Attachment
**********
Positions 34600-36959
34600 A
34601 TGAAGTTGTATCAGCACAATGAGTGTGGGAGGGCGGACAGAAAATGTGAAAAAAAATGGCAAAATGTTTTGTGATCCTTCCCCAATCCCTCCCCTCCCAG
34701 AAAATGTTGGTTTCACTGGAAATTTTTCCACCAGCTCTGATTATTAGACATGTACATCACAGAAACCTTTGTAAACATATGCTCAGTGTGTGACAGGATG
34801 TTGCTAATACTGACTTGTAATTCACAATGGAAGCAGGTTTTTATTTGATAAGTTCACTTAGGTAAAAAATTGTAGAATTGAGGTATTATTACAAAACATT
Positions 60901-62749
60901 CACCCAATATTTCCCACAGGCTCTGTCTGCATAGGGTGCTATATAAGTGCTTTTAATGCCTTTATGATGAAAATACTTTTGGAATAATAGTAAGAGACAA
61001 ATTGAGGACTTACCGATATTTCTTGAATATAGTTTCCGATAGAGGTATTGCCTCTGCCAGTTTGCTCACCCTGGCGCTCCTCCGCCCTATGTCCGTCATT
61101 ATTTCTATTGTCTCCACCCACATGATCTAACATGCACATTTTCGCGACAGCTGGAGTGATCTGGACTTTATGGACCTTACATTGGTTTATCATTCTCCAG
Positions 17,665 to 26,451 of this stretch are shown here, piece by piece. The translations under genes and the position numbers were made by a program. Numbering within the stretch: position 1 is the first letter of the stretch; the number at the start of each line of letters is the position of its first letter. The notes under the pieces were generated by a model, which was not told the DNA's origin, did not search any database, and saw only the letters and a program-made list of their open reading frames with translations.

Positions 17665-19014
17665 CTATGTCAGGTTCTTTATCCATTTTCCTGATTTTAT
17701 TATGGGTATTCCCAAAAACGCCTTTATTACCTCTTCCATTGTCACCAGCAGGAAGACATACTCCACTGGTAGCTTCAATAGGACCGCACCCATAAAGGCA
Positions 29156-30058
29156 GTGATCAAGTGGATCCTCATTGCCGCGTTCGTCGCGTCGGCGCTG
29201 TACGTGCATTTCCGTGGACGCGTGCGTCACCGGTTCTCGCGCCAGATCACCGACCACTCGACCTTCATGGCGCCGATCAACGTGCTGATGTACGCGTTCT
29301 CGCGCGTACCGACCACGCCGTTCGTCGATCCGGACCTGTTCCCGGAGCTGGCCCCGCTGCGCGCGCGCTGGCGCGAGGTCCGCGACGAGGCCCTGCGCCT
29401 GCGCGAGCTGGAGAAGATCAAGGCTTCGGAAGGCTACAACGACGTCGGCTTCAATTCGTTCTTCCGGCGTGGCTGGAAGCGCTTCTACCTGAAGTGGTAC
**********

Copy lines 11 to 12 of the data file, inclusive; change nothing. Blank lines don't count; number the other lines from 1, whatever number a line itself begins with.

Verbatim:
Positions 17665-19014
17665 CTATGTCAGGTTCTTTATCCATTTTCCTGATTTTAT